Later, after Windows boots, and Windows "calls home" to check for updates, the processor gets much warmer.  The motherboard tells the fan to "spin quickly".  After 5-30 seconds, the processor is much cooler, and the motherboard tells the fan to spin at a "normal" rate, or even to stop spinning.

 

You might try a different fan, but my guess is that you'll observations will be the same.

 

 

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(I have already done all the steps HP recommended me to do)
Even if it is normal behavior, I don't understand why it says 511-CPU Fan is not found.

 

My main problem was that my computer is running extremely slow, but I can't seem to figure out why. I checked all the steps on the HP forum, but everything should be fine. I have enough memory, my PC is cleaned, I deleted all unnecessary programs on my PC and I did an anti-virus scan.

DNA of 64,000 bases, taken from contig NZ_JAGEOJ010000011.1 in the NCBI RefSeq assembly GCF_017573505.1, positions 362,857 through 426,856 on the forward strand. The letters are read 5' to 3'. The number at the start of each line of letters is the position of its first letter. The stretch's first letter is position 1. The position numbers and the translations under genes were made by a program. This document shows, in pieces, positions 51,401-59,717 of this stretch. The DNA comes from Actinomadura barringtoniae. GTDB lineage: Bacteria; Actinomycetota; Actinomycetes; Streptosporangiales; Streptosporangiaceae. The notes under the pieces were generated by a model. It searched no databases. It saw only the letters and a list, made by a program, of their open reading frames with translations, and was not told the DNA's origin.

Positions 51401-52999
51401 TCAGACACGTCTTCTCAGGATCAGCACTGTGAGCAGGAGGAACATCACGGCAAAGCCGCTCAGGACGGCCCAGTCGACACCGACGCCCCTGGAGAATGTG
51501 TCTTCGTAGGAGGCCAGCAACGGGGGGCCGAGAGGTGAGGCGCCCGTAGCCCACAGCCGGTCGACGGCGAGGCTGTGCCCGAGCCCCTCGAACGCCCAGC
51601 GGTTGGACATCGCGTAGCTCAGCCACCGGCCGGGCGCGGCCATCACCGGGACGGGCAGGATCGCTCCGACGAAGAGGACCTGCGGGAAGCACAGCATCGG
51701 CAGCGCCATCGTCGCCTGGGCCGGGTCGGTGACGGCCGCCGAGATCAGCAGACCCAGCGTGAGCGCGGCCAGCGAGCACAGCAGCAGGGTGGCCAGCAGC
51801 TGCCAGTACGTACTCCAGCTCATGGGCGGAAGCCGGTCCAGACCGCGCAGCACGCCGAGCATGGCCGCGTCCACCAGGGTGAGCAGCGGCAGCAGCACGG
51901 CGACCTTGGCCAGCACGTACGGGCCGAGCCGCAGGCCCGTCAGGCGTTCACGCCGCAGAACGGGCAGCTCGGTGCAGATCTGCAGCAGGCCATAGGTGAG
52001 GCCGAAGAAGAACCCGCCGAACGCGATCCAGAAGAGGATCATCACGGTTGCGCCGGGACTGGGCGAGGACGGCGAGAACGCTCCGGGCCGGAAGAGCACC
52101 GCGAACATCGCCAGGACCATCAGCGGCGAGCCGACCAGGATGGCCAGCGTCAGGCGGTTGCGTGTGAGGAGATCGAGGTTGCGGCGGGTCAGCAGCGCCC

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> My main problem was that my computer is running extremely slow, but I can't seem to figure out why.

 

Open the Windows "Task Manager", and switch to the "Performance" tab.

What percentages does it show for CPU Usage and for Memory and for Networking?

Near the bottom of that "Performance" tab, click on "Resource Monitor".

It will give you much more detailed information about which tasks are using the processor,

and which programs are accessing which files.

 

Note that a "near-death" disk-drive can take 100 to 1000 times as long to do Input/Output, which will noticeably slow-down your computer.